“Johnny, we’re going to have to move the herd up into the foothills in Cedar Canyon in a couple of weeks. I need you to go up there and take a look around, make sure there’s enough graze for the rest of the summer.” Murdoch got to his feet and walked over to his younger son. He was sitting in an armchair, half asleep with his legs stretched out in front of the cold fireplace.
Johnny had been working hard this past week so Murdoch was not surprised that he was exhausted. He hated asking more of him but the worst was far from over. This was a busy time of year and there was no one else he could spare. With some regret, but a sneaking – and some might think uncharacteristic - sense of mischief, he nudged Johnny’s crossed feet with the toe of his boot.
Johnny’s head fell back onto the chair behind him and he opened his eyes, blinked and yawned. “Yeah, okay… I heard, Murdoch, I heard,” he said, smothering another yawn. “I’ll head up there first thing in the morning and look it over.”
“I’m sorry to have to ask it of you, Son. I know you’re tired, but it has to be done before we can take the herd up there and that can’t wait much longer.”
“I know, I know. We’ve mostly got the herd together in the north pasture. There’s just a few strays to bring out of the scrub an’ then they’ll be ready to move.”
“Is there enough grass in the north pasture to keep them fed until we’re ready to move them?”
“Enough for a week or so, I’d say. We need to get them up to the high pasture soon or we’ll be usin’ up the hay for feed before we need to.”
“Exactly; and that is why we need to check out the grass up there in the canyon right now.”
Johnny sighed tiredly. “Well, if you want me to go all the way up Valley de Los Robles and into the canyon, it’ll be an overnight trip. What about the herd?”
“If it’s only a matter of hazing the last of the strays and then keeping them together, Frank can oversee what’s left to be done.”
“Yeah, I guess so. Hate to just dump it on him though.”
“Frank can handle it fine. This has to be done and it can’t wait any longer. But you don’t have to go alone. Of course, Scott’s still in no shape to go with you. The rib he cracked in that fall last week isn’t healed enough for a long ride, but you can take one of the men with you.”
Johnny ran both of his hands through his hair. “No, I’ll go on my own, Murdoch. Might be kind of good to spend some time with just myself for company for a while.”
Murdoch frowned. He wasn’t sure that he liked that thought. “Why?”
“No real reason.”
“Anything wrong, Son?”
It had been two years and a half years since Scott and Johnny had come to Lancer and both of them had had to change their lives to fit in and work the ranch. Murdoch knew it and he knew that he had been hard on them, pushed them. Maybe too hard sometimes, particularly Johnny. He had his regrets about those early days and how he had treated them, but neither of the boys had openly complained. But he’d seen it in their eyes, known it was there in the arguments.
Johnny had left once and then changed his mind and came back. Murdoch had thought that his sons had settled in pretty well by now. Lancer didn’t mean Murdoch Lancer anymore; it was run by ‘the Lancers’, just as he had hoped it would.
Still, he sometimes feared that it would end one day; that one or both of them would want to go back to what they had known before – Scott to the social whirl of Boston; or Johnny to gunfighting.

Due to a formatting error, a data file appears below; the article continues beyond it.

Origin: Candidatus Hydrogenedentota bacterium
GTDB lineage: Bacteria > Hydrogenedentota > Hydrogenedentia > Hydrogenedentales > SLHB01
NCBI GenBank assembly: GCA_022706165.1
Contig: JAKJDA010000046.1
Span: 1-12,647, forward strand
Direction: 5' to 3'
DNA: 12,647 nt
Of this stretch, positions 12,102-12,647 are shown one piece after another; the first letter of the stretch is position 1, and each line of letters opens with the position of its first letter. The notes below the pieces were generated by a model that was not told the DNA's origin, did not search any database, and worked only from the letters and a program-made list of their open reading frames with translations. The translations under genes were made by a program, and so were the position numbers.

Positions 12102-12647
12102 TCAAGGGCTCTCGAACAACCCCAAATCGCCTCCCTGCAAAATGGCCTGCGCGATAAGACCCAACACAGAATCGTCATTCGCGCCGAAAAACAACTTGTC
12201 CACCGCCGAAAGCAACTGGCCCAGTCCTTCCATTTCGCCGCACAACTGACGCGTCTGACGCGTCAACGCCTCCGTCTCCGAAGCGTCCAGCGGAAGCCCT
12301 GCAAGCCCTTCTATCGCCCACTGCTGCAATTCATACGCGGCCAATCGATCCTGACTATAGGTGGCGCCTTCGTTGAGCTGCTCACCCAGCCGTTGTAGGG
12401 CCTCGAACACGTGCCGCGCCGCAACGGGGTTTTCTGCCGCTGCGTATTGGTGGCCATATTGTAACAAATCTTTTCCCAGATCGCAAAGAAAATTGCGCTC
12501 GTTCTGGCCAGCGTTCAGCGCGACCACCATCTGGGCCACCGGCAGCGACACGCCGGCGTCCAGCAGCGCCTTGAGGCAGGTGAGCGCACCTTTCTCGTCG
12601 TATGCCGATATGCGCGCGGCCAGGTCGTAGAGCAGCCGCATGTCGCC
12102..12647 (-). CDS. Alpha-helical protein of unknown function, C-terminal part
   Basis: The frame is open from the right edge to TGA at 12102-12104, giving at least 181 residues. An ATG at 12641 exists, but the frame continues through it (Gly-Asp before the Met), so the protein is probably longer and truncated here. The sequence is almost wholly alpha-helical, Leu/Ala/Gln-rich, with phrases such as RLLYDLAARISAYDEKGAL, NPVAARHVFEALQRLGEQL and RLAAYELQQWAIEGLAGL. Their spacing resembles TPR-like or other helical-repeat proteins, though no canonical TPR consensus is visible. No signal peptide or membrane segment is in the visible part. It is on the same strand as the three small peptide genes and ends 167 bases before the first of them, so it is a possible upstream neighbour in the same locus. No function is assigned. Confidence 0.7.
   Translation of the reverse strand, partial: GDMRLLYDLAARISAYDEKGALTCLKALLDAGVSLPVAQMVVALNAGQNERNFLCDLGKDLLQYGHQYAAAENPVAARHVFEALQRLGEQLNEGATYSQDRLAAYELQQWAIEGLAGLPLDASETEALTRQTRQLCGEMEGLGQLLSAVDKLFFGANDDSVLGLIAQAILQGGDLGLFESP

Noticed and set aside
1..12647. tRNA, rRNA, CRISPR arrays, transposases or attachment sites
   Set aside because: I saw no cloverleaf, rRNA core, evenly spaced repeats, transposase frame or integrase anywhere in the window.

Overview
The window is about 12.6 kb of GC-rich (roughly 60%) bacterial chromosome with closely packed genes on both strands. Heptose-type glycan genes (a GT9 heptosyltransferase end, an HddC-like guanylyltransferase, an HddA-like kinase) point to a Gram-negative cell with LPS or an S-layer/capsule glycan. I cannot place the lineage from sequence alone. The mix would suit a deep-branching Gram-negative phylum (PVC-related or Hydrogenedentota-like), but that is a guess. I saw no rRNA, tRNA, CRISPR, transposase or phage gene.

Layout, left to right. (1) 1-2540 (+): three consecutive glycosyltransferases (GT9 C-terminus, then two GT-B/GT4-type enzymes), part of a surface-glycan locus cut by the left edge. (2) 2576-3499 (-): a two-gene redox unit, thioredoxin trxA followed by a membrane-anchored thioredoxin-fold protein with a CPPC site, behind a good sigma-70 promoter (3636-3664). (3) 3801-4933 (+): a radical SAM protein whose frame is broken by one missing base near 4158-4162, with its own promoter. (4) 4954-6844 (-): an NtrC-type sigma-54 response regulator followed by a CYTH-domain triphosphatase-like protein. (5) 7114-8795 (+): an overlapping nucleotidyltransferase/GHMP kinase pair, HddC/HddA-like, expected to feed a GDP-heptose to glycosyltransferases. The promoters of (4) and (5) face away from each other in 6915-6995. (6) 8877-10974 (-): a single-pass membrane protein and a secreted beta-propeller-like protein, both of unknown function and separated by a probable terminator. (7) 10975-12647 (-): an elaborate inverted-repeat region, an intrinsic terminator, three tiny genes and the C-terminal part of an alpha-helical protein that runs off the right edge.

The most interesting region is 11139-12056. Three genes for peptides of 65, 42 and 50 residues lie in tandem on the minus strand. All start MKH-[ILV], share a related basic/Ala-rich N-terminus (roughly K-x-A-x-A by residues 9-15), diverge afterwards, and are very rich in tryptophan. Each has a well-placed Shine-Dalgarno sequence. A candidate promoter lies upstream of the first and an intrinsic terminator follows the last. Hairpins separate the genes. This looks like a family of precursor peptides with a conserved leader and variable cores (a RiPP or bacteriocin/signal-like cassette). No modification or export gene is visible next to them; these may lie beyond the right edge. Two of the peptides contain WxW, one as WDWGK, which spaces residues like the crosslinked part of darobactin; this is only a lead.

“Murdoch, take it easy. Relax. I’m not planning on running off.” Johnny told him, a smile pulling at one side of his mouth. “Far as I know, there’s nothing wrong with a man wanting a little time on his own… is there? Does it have to mean somethin’s up?”
It surprised Murdoch that his son had read his thoughts so easily. When had that started happening? He put a hand on Johnny’s shoulder and squeezed reassuringly. “No, there isn’t… it doesn’t.” He stopped and drew a deep breath. “You’ve put in a lot of extra hours lately. You’ve done a good job so, if that’s the way you want it, go ahead. In fact, why don’t you take a few days if you like?”
“Thanks, Murdoch.” Johnny got to his feet. “But I’ll just take a look around and come on home. I ain’t lookin’ for a holiday.”
Murdoch found himself smiling as well. “Okay, stay the night at the cabin up there. It’ll be a damned sight more comfortable than sleeping out. Besides, you should check it out and see what repairs need doing before the men need it.”
A grin lit Johnny’s face. “Now THAT is a good idea.” He sighed. “Guess I should head for bed then. It’s a long ride.” Murdoch nodded and Johnny turned away, only to stop at the steps and turn around to face him. “You know it’s just me, right? I mean… it’s nothing to do with you or Scott or how I feel… about either of you or Lancer. I just think a little time on my own…”
“Johnny, I do know. Forget it and get to bed.”
Johnny’s smile was enough to reassure him of any misgivings, had he had any.
“And you let him go alone?”
Scott was angry. Murdoch had not expected to face an argument at the breakfast table and his own temper flared for a moment. He held his tongue though, then quieted. “He’s perfectly capable of doing it on his own, Scott. It’s not like I’m sending him off on a dangerous mission.”
“I know that, Murdoch. I just don’t like that he wanted to be on his own.”
“It was what he said he wanted and I saw no reason why not. He’s been working hard and it isn’t like I can’t spare him.”
“I know, but why did he insist on doing it on his own?”
“He didn’t say.”
“There must be a reason, Murdoch.”
“Scott, haven’t you ever wanted to just get away for a couple of days?” Murdoch asked. “You and Teresa are the ones who keep reminding me that he wasn’t used to being tied down to one place.”
Scott backed down and turned thoughtful. “Yes, I know but…”
“Scott, he just wanted to take advantage of the chance to be by himself; to quote him, ‘to spend a little time with just himself for company’.”
“You don’t think anything is wrong?”
“No, I don’t. And he assured me that there isn’t.”
Scott smiled suddenly. “So you did ask?”